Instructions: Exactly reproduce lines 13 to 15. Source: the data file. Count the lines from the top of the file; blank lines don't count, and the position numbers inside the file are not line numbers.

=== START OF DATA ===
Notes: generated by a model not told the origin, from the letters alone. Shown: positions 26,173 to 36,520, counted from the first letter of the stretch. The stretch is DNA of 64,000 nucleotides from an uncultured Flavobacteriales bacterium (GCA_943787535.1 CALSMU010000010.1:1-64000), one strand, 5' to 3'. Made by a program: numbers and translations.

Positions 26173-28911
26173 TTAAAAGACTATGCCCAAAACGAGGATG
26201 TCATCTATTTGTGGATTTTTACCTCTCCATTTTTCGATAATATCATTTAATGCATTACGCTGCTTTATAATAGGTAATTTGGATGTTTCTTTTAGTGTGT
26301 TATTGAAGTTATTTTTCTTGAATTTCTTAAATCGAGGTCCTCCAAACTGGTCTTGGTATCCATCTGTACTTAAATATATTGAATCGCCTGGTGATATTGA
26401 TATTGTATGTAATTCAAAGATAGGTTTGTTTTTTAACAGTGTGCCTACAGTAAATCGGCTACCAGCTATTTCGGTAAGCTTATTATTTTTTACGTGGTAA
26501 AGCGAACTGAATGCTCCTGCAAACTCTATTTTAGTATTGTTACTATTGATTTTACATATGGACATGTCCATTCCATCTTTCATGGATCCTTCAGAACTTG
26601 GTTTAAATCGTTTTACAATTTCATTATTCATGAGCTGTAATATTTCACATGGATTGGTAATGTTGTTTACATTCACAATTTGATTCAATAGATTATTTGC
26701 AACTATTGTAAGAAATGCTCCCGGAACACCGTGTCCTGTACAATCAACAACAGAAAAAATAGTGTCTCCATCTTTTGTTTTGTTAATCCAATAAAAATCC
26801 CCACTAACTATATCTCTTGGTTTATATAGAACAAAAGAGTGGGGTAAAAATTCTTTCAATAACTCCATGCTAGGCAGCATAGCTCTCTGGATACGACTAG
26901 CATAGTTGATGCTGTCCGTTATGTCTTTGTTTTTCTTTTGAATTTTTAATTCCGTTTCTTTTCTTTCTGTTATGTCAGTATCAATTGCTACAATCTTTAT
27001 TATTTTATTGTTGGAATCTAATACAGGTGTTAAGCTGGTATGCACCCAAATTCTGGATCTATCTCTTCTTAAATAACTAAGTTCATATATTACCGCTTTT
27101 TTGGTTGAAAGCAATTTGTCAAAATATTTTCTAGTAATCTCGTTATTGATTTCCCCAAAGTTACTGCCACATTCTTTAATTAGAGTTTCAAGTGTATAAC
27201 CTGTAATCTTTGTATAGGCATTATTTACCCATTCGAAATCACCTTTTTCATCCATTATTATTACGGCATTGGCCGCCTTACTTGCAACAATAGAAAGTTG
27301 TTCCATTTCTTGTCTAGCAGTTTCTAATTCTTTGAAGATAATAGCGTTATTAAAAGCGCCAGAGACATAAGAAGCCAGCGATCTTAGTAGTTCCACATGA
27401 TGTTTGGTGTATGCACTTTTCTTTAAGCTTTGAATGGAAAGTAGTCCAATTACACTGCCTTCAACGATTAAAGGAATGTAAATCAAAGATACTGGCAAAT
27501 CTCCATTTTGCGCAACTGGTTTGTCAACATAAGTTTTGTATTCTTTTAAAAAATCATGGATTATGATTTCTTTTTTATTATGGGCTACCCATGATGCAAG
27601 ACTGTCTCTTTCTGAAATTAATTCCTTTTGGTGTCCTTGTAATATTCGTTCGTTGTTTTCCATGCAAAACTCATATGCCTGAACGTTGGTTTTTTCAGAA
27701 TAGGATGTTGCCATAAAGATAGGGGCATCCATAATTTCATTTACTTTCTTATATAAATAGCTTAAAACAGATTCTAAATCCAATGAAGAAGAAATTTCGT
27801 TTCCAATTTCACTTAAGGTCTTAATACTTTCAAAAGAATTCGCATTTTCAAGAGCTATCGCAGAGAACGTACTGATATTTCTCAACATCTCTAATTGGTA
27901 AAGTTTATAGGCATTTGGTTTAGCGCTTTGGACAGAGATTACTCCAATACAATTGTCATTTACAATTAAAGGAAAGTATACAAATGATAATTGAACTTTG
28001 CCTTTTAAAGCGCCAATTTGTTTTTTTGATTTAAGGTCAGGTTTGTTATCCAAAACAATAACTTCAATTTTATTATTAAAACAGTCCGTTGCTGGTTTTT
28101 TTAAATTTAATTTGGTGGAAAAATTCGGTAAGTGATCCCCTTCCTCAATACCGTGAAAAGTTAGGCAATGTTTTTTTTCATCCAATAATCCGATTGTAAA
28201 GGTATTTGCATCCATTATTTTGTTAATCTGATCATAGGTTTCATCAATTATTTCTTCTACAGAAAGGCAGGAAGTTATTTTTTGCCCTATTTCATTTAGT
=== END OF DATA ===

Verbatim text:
27101 TTGGTTGAAAGCAATTTGTCAAAATATTTTCTAGTAATCTCGTTATTGATTTCCCCAAAGTTACTGCCACATTCTTTAATTAGAGTTTCAAGTGTATAAC
27201 CTGTAATCTTTGTATAGGCATTATTTACCCATTCGAAATCACCTTTTTCATCCATTATTATTACGGCATTGGCCGCCTTACTTGCAACAATAGAAAGTTG
27301 TTCCATTTCTTGTCTAGCAGTTTCTAATTCTTTGAAGATAATAGCGTTATTAAAAGCGCCAGAGACATAAGAAGCCAGCGATCTTAGTAGTTCCACATGA